The Fun Word Game - Where Lexicon meets Logic
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Nigel Brodrick-Barker is a wordsmith and he devised the Alphabetagram in 2008. He is the author of a collection of poetry -‘A Chapter of Accents’ as well as a number of songs. He is a guitarist/ singer and enjoys crosswords, mind games and associated madness.

“Nigel, I wish you had never given me that Alphabetagram on Thursday. Of course, I had to try it and a frustrating experience it was too.

No freedom to move words round, no opportunity to insert useful little words like “the”, “a” and so on. Still, I got to the end although it remains pretty meaningless. I attach my effort – but please, if you have any more bright word playing ideas, don’t show them to me -I have work to do! My very best wishes (or “All beautiful caresses”) John “

“Don’t ever ask me to do that again!” (Nick.)

These comments are typical of the fascinated frustration of Alphabetagramists, but the ‘Intrepid’ persevere: Their efforts can be seen in the ‘Alphabetagram Attic‘.

We also have plaudits from The London Times, The Poetry Society and Countdown on Channel Four.


No, it isn’t some miracle cure but a new word game, invented locally, which could become a worldwide craze. It is the brainchild of Nigel Brodrick-Barker, a poet and folk singer, who lives in Dinton and is married to Elizabeth, whose solicitor‘s office is in The Square..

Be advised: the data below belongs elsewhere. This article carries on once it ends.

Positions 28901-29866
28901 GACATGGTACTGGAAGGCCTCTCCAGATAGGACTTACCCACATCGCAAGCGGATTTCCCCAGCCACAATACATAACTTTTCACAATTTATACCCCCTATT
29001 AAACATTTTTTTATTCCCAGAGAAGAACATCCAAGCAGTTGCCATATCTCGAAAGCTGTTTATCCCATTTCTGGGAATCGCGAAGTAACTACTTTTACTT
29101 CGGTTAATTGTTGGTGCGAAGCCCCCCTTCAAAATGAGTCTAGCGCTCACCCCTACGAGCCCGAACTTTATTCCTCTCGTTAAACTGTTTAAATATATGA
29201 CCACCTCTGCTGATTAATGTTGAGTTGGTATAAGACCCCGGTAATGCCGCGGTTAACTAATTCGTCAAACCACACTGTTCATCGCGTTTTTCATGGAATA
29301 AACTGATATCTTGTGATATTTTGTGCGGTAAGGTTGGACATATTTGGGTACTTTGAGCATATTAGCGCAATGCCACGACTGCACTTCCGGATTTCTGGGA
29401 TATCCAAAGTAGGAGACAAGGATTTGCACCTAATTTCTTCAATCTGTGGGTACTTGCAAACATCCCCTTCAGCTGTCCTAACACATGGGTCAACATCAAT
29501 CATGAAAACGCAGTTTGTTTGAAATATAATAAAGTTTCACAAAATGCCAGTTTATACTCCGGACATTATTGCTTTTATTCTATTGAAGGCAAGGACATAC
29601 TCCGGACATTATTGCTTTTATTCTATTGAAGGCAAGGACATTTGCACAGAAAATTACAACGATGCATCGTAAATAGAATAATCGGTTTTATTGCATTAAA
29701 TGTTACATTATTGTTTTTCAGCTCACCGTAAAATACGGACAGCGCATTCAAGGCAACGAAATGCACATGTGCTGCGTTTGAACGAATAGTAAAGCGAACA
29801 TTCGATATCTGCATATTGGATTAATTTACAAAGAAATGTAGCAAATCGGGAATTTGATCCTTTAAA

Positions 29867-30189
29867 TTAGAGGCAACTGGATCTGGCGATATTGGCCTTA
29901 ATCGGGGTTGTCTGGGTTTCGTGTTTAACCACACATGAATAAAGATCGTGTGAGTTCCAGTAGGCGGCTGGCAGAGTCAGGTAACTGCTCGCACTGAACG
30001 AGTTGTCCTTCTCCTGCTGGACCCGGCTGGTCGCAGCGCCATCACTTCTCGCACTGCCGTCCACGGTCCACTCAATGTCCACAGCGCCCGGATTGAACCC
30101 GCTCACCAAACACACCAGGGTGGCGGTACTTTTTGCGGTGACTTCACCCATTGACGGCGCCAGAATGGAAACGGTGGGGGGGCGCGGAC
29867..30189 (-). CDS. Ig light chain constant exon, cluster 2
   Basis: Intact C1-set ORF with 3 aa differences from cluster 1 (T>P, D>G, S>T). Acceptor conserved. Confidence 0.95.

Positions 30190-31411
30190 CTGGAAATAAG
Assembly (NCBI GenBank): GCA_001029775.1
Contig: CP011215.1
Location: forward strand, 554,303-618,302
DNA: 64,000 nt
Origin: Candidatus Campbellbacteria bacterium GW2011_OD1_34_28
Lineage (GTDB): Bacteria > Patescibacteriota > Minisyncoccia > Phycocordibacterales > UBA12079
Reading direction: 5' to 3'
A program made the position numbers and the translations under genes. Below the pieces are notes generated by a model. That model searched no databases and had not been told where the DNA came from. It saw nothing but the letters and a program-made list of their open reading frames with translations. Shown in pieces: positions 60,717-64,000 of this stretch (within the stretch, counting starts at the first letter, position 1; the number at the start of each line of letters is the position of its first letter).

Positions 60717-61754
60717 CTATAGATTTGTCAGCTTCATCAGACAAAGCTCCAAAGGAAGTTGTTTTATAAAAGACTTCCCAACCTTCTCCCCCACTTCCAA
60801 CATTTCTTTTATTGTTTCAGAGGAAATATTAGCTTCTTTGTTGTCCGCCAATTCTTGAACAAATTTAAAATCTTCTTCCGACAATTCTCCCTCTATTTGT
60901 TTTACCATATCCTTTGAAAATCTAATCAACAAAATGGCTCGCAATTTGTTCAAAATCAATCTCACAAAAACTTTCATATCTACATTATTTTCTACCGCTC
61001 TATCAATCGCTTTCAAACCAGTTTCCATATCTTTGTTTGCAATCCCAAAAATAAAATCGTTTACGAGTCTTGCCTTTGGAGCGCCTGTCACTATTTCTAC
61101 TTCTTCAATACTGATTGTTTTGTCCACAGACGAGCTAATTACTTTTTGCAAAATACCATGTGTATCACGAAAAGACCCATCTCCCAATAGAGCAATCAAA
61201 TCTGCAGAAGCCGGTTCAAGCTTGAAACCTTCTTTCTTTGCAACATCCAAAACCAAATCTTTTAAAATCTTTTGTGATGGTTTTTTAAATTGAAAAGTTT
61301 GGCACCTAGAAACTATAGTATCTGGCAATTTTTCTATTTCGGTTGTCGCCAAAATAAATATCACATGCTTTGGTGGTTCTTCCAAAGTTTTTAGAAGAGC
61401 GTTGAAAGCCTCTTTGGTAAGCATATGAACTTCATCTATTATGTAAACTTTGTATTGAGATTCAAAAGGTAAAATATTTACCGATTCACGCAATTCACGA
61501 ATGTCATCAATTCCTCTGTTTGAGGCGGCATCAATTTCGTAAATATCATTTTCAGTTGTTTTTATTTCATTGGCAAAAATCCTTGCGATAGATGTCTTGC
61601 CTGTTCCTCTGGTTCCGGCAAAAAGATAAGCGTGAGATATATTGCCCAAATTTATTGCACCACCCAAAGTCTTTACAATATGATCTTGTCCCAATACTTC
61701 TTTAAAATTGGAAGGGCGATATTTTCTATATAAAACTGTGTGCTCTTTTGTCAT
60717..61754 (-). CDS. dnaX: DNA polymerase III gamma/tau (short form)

The rules for writing an alphabetagram are very simple but can be fiendishly difficult to execute. All you have to do is write a passage consisting of 26 words each beginning with a different letter of the alphabet in their correct order. The passage should make as much sense as possible and avoid too many proper nouns. Here is an example (which I think is rather good) written by that regular contributor to Village Voices, Mike Neal .

“Artistically beautiful choral descants emanate from gentle harmonies in joyously keyed lullabies. Meanwhile noble orchestra’s percussionists quickly restore structure to unruly violinists while xylophonists yodel zestfully”You have probably realized that it is the end of the alphabet which causes the most difficulties together with the frustration of not being able to slip in useful words like “from”, “to” or “by” when you need them . However, you don’t necessarily have to write one in English but can use any language which is alphabetically based. Polish, for example, could be a good one to try since it seems very well blessed with zeds. Alternatively, a classicist among you might like to write one in Latin which has the advantages of fewer letters in its alphabet and the freedom to put the words in almost any order. Alas, it is also pretty limited when it comes to Xs and Zs.

Writing alphabetagrams is a challenging way of passing the long, dark winter evenings, costs nothing and can be done in the privacy of your own home. So why not try one and send it to Village Voices for publication. Alternatively, if you feel you want a wider audience you can publish to the world by sending it to the Alphabetagram website at












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